President Trump Donald John TrumpTrump pushes back on recent polls, saying internal numbers are & # 39; strongest we have had so far & # 39; Illinois State Legislature apologizes for photos showing ridiculous attack on Trump Scaramucci who brings together team of former cabinet members to speak out against Trump MORE on Monday urged the Federal Reserve to stimulate what he called a "very strong" economy while the White House tries to cushion increasing fears of a global recession .
In a couple of Monday tweets Trump renewed his call to the Fed and its chairman, Jerome Powell, to cut interest rates. At the same time, the president pointed out the strength of the US economy while gossiping the central bank not to fix it.
Trump also accused Democrats of trying to tank the economy to damage his chances ahead of the 2020 election, but did not explain how they did it.
….. The rate, in a short time, should be reduced by at least 100 basis points, with perhaps some quantitative relief as well. If that happened, our economy would be even better, and the world economy would be greatly and rapidly improved – good for everyone!
– Donald J. Trump (@realDonaldTrump) August 19, 2019
Trump has based the Fed consistently since the bank raised its interest rates four times in 2018. The president has long blamed the central bank and Powell for any fall in the stock market or slow economic data reports, pushing the Fed to cut rates.
Earlier this month Trump accused the Fed of preventing US exports by holding interest rates relatively high compared to other economic powers and suggested that the central bank should weaken the dollar by lowering interest rates.
But Trump's scapegoat of the Fed has intensified over the past two weeks amid mounting signs of an imminent recession. While Trump has accused the Fed of economic turmoil, economists have attached much of the decline to the cost and anxiety of the Trump trade war with China.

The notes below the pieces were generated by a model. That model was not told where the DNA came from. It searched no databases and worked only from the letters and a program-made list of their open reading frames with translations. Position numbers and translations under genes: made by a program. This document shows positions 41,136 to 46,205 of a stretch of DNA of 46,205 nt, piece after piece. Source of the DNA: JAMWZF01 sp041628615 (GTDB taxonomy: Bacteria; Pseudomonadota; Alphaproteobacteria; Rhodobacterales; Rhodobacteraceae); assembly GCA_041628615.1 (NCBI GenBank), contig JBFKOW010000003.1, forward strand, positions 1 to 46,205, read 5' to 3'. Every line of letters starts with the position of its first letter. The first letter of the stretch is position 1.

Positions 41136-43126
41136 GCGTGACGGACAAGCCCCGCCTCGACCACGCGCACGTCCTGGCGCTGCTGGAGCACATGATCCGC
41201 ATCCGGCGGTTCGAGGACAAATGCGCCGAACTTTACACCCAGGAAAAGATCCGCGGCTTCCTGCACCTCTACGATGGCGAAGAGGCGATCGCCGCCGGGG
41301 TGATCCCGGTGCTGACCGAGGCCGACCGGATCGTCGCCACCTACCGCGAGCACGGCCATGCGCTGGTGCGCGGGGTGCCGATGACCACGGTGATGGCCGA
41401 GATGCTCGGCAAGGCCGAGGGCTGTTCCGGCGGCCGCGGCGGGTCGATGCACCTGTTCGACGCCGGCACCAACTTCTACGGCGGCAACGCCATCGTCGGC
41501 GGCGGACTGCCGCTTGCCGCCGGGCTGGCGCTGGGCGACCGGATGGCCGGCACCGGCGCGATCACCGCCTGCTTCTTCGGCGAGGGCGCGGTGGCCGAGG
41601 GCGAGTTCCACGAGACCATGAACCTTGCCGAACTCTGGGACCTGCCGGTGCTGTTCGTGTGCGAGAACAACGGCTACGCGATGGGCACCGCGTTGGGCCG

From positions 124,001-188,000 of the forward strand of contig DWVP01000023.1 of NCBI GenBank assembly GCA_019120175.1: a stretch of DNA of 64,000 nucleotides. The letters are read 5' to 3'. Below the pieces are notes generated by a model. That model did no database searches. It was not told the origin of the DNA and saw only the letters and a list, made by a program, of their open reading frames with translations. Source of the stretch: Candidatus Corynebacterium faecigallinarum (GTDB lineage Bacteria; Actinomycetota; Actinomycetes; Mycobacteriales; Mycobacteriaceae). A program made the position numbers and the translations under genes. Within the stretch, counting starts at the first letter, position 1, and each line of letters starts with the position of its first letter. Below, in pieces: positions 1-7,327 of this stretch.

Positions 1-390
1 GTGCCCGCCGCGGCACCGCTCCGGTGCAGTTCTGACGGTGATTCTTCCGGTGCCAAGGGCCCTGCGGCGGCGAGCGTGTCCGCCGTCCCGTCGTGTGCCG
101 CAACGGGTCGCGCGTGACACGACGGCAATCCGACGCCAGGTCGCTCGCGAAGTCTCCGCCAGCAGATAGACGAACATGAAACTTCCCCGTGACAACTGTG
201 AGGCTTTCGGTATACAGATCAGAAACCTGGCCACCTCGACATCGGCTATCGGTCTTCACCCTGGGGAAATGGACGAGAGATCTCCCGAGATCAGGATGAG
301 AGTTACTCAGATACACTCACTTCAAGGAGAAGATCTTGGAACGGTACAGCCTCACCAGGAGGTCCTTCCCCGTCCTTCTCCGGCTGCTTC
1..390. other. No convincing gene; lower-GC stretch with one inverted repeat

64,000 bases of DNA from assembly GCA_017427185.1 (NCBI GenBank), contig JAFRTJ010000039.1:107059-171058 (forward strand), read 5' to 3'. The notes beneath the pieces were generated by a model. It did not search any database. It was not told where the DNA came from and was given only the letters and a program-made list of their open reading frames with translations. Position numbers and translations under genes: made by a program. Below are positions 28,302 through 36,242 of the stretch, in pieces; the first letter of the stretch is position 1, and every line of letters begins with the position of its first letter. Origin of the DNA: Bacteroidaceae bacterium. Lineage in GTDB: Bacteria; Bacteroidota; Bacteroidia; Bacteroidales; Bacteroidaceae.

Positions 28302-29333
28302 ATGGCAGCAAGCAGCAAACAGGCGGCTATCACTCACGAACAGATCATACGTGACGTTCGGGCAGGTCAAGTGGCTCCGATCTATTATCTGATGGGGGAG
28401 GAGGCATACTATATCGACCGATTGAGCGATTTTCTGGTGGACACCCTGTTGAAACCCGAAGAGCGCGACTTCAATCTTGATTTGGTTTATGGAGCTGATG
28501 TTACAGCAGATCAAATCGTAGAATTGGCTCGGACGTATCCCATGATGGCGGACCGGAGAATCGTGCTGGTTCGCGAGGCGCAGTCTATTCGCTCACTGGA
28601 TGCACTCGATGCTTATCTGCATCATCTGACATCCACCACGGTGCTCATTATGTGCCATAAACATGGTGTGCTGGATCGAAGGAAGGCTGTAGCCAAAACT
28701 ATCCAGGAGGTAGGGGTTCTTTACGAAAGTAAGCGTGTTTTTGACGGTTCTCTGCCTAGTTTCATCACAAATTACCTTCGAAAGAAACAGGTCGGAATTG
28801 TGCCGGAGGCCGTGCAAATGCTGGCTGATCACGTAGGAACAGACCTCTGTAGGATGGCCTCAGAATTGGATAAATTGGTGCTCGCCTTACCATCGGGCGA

Trump and White House aides have tried to curb concerns about the strength of the economy while blaming the news media and the Fed for the growing odds of a recession.
"I don't see a recession at all," said White House economic adviser Larry Kudlow Lawrence (Larry) Alan KudlowMORE on "Fox News Sunday."
"Trump's pro-growth program, which I believe has succeeded, we will continue with it."
Trump's latest attack comes days before Powell and top Fed officials convene in Jackson Hole, Wyo., For the central bank's annual summer political symposium. Powell will give a closely monitored speech Friday morning in its first public comment since the Fed cut interest rates on July 31.
Since the Fed's last meeting, Trump announced that he would impose a new 10 percent duty on 300 billion Chinese goods and ordered the Treasury Department to label China a currency manipulator after Beijing's central bank dropped the yuan to a new low against the dollar.
The return on long-term US government bonds also fell below the return on short-term US bonds on Wednesday, flying to security and frightening investors. The inversion of the yield curve, which typically predicts a recession within 12 to 18 months, propelled US stocks to the worst losses in 2019.